Jason of Star Command 1: Mission to the Stars

Jason of Star Command 1: Mission to the StarsOrder this bookStory: As Jason, Professor Parsafoot and the crew of Star Command deal with the arrival of a new leader, Commander Stone , an ancient evil has returned to the Galaxy. But Dracos, Galactic Dictator from the distant past, isn’t the only surprise in store, as Jason comes across Samantha, a mysterious alien whose origins and motivations are unclear.

Review: For those of you unfamiliar with Jason of Star Command, it was a Saturday morning live-action sci-fi show by renowned production company Filmation. Spun off from (and replacing) their existing show, Space Academy, Jason took on a more serious tone and tried to capture some of the excitement and spectacle of a little film that had been released the previous year, Star Wars. The show was surprisingly good, with special effects far and above anything else seen on TV in 1978. (They honestly put Space: 1999 to shame in that department.) After a season as a fifteen-minute segment on Tarzan and the Super 7, the show was upgraded to a full half-hour standalone show. “Mission to the Stars” is primarily an adaptation of the first few episodes of the second season. But even though it follows the plot fairly closely, it fails to capture the spirit of the show.

Of course, part of that can be blamed on the fact that the book is a slight ninty-five pages long and intended for young readers. But that doesn’t explain why the author seems to have missed fundamental aspects of the show. For instance, he takes a strange stand on the subject of aliens. He specifically devotes significant passages of the book to mentioning Jason and Star Command’s mistrust of aliens (and generally portrays them as universally evil). Hardly an attitude one expects from children’s fare. This is especially odd given the fact that the Commander of Star Command himself is a blue-skinned alien. (Shades of Grand Admiral Thrawn?)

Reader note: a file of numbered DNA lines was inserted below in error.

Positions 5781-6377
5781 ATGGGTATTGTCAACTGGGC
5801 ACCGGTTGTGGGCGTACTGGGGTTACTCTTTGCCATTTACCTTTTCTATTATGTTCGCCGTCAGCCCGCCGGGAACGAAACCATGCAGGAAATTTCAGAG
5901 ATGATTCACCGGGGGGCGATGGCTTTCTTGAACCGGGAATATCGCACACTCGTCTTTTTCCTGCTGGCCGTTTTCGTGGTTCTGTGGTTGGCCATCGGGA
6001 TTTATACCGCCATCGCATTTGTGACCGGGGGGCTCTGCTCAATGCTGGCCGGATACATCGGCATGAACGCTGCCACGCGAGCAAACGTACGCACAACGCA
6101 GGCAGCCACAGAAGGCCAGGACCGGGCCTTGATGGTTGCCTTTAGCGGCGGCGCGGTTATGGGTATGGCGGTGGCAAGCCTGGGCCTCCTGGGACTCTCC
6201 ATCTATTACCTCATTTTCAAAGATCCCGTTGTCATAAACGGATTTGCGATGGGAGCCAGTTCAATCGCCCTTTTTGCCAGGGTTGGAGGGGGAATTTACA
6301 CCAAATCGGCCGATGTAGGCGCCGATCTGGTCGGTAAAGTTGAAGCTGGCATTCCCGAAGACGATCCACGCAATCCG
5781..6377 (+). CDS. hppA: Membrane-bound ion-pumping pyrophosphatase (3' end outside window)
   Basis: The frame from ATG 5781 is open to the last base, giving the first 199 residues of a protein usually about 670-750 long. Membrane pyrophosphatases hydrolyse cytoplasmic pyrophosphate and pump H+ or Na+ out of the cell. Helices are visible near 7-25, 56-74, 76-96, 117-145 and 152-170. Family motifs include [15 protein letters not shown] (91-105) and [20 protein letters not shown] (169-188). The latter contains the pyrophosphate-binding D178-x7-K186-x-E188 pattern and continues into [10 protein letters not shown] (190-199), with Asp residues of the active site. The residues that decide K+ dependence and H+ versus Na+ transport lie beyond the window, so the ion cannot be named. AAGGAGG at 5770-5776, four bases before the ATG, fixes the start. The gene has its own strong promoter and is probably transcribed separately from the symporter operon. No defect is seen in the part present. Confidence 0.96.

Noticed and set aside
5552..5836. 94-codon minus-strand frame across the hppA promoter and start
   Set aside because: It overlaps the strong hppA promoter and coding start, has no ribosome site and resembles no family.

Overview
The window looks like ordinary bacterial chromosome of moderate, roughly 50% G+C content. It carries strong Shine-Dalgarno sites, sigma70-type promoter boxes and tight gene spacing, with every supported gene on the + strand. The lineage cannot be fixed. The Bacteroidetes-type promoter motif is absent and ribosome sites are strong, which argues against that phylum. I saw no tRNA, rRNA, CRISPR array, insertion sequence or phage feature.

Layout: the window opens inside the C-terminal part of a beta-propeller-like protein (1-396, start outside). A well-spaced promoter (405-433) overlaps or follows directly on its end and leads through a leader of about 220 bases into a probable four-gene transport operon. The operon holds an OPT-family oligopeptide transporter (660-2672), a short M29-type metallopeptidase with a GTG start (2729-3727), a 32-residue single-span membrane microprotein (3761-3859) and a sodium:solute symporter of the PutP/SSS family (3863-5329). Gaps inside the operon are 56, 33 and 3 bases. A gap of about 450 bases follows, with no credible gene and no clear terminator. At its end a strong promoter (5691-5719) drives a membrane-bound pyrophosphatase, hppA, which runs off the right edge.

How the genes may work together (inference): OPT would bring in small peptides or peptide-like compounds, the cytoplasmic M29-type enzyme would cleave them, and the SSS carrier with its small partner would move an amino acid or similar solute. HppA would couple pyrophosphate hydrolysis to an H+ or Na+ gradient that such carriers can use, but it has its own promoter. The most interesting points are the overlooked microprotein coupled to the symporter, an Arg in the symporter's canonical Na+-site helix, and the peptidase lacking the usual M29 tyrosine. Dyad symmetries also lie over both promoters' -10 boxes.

It is also strange that Sobol chooses to portray Dracos as a being from Star Command’s distant past. Although his appearance at the beginning of the second season is a surprise, it is so because Jason believed he had defeated Dracos at the end of season one. He was never portrayed as an ancient evil and it doesn’t really fit him very well. Dracos works best as an old fashioned would-be dictator, as he was on the show.

But the biggest sin of “Mission to the Stars” is the fact that it is boring. In my opinion, the longer episodes of the second season are less exciting than the first season, anyway. Add to that a drab writing style and the whole thing comes off as far too amateurish even to recommend to young kids.

You may have noticed that this book is “Jason of Star Command 1“. But what of “2“? Well, there never was one. “Mission to the Stars” is one of the very few Jason of Star Command collectibles ever created. Although Filmation’s nature as a small, independant production company meant they could shift from Space Academy to Jason of Star Command at practically the drop of a hat, it must have also meant that it was difficult to get merchandising put together in a timely manner (or at all). No toys, no comics. Virtually nothing. It’s too bad that “Mission to the Stars” is practically the alpha and omega of Jason of Star Command materials. The show deserved better.

Year: 1980
Author: Ken Sobol
Publisher: Xerox Education Publications
Pages: 95